Lessons Learnt from Disney’s Future Imagining Principles

By Debbie Meltzer

“Imagine what you could do – if you could do what you imagine…”

Exploring Walt’s Imagineering Principles and the machinations of building a dream.

We’re pretty damn sure it was our generation that invented virtual reality. As far as we know, 3D HDTV, Augmented Reality and the other hyper realities are a product of the 21st century….

But in reality virtual reality began in the 1950s when Walt Disney and his Imagineering team unleashed their powers to create a true virtual reality world.

Imagineering is a term that combines “imagination” and “engineering” technical know-how. In contrast to popular belief, it was neither founded by Disney, nor originated then but popularized by Alcoa around 1940. Then, a century later, it crept into the world of gaming and computer technologies.

walt disney

Still, the capacity to get into you, and make you feel you are completely into the experience, was launched in July 18, 1955 – when the first customer purchased an entry ticket and walked through the passageways into Disney’s Main Street.

Here, in place of a humble California orange grove, rose the construction of a remarkable new landmark. And just like James Cameron realized when he made Avatar, Walt knew – Disneyland was not going to be a regular park setting.

After all, both men shared a talent – To make us feel like we are completely absorbed into an extraordinary world, light years away from everyday life.

Sure, in the 21st century, a whole suite of simulated virtual reality applications evolved. But back in the 1950s people already experienced it – at Disneyland.

In the last edition of The Futurist, Gary Dehrer explored Disney’s Imagineering principles and the machinations of building a dream.

So…
How is a dream built?
Not as dreamy as you think.

According to historian Alex Wright, Imagineering in Walt’s world was a process of eight key stages.

1. The first – Area Development focused on the architectural structure and the landscape setting, with attention to propping and special enhancements. The principles of area development were laid out from the entrance to the park. Town square served as the gateway to Disney’s virtual reality. Every entrant began the same journey with a one-two punch. Disney cleverly fused his animation, film and incredible storytelling talents to lure visitors into a new reality, in a similar way to how video game makers trap their audience.

2. Blue sky represents the early stages of idea generation. At this stage it was boundaries-free for the creative process. Disney let his Imagineers demonstrate how the sky is the limit. But big dreams didn’t emerge out of thin air. Walt realized he needed a talented army of cross-disciplinary professionals who could breathe life into his creations through advanced engineering technologies and creative. When asked about his secret to his success, he answered one word – Curiosity.
“We open up new doors because we’re curious…curiosity keeps leading us down new paths. We’re always exploring and experimenting.”

3. Brainstorming – was used for developing the park and solving problems. Brainstorming propelled successes and salvaged failures. Most importantly – there was no such thing as a bad idea.

4. Dark ride – was a term used for shows and events in isolation that enhanced the sensory experience. The power of the dark rides, like the Peter Pan thriller, immersed people into the fantasy. Together they worked to capture moods and attitudes – all the essentials for setting the scene for a virtual reality adventure.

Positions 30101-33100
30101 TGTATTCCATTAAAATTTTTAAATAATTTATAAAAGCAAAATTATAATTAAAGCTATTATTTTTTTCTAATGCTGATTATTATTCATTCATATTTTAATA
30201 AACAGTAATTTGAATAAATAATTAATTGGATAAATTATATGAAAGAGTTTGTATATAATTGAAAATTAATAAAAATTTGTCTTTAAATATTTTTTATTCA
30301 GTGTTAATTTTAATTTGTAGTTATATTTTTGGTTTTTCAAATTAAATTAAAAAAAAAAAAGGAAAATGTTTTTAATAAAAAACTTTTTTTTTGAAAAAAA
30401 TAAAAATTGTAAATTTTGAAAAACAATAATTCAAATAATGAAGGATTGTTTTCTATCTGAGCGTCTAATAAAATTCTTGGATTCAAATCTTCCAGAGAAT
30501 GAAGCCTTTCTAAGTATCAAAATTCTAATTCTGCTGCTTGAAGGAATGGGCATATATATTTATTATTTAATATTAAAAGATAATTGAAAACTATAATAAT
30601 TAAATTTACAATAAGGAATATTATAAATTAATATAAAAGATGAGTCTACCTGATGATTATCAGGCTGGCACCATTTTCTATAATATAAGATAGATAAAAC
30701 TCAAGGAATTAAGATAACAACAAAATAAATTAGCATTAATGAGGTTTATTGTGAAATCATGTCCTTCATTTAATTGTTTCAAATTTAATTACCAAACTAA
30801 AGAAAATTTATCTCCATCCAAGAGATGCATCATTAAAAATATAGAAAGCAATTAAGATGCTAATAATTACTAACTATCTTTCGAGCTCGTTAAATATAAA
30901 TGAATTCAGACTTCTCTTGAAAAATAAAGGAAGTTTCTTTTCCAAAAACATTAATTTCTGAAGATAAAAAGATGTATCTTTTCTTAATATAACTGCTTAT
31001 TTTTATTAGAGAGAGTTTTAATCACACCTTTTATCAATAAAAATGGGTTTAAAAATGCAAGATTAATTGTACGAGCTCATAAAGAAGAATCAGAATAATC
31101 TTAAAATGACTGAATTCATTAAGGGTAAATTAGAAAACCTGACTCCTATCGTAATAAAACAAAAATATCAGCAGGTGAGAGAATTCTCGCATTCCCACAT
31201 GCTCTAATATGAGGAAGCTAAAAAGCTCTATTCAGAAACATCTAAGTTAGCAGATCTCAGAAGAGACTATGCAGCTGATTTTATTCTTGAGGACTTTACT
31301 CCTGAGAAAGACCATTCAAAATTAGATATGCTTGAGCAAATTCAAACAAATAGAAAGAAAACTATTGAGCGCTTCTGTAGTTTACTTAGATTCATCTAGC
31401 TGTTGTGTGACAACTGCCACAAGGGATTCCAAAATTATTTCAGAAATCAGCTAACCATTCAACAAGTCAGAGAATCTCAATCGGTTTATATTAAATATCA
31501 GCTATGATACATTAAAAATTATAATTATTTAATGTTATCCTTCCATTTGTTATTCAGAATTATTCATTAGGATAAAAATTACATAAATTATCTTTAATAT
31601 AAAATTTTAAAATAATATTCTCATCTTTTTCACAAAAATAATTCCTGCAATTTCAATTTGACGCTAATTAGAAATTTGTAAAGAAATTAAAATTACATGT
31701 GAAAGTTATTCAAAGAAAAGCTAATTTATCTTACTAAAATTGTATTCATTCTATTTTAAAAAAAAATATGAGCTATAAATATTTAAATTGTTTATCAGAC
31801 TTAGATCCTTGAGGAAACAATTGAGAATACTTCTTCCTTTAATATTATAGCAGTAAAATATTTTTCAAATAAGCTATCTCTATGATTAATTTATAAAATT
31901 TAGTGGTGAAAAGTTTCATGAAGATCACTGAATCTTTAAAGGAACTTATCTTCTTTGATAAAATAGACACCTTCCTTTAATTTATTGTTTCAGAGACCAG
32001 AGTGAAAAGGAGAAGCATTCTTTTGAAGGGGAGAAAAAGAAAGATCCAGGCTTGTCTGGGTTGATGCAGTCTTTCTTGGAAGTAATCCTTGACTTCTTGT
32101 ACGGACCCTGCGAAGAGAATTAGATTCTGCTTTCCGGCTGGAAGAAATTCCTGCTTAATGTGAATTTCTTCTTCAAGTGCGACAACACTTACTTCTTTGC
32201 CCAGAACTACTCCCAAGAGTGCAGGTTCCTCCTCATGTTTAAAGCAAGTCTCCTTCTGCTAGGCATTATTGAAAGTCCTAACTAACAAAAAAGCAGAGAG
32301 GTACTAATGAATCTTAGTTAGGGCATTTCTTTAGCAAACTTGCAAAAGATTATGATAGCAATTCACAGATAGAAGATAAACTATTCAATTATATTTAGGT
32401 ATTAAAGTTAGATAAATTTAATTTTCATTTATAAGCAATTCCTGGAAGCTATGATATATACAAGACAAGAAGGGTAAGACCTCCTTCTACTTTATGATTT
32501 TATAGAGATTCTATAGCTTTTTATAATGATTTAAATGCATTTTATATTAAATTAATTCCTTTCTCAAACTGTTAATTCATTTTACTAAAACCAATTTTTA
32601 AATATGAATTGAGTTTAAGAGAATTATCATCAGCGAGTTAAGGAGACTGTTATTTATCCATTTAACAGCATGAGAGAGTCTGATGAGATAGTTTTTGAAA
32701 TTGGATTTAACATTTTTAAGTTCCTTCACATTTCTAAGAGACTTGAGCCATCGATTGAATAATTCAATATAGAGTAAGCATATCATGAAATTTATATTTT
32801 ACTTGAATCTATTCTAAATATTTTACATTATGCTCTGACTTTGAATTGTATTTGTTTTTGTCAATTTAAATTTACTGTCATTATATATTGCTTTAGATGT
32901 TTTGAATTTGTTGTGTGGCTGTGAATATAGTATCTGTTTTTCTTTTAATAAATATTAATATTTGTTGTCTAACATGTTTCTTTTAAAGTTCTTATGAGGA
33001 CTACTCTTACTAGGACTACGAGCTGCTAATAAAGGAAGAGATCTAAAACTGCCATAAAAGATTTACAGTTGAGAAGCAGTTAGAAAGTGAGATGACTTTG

5. Elevation – Enter 3D story telling. The imagineers detailed the images and settings essential for telling the story. Imagineer John Hench explained: “Mood is created by the sensation of carefully orchestrated and intensified stimuli of color, sound, form and movement.”

The imagineered elements of storytelling generated a virtual reality by inviting the audience into a fantasy in a larger than life setting.

6. Kinetics – Movement and motion in a scene gave it life and energy…. Disney knew that moving stories from film to real 3D environments meant his audience had to be proactive – they had to use their imagination. He was confident they would put their trust in the illusions and let themselves truly enjoy the experience. To Walt – the biggest attraction was the people.

7. Plussing – Walt believed in always aiming to make an idea better – as far as he was concerned, there was no such thing as a finished work. It must always be alive. From the word go, Disneyland was meant to be subjected to ongoing change and innovation, while remaining loyal to the kingdom’s DNA. This is how the vision was kept alive.

8. Show – The show evolved into something broad that stretched into anything guests could experience through their senses. At the Disneyland University – staff was not just trained for the job, they were prepped for performing, for always being happy and cheerful as though they were on stage at all times. The giant Disney characters – Mickey, Minnie and more, that silently engaged the crowds augmented the plight to fantasy.

When Disney assembled his collaborative team of Imagineers – he created an extension of himself, long after his death. Till today it is Disney’s show. He may be gone, but the show goes on. Perhaps Steve Jobs could learn a thing or two from Disney’s immortal success.

Disney continues to exist as a childhood utopia, a keyhole into a better future, where people can feel good about themselves.

http://www.allbusiness.com/population-demographics/demographic-trends-life-expectancy/15259864-1.html Personal futuring – Marketing to a new segment – the 90s+?

Disneyland will never be completed. It will continue to grow as long as there is imagination left in the world. Walt Disney

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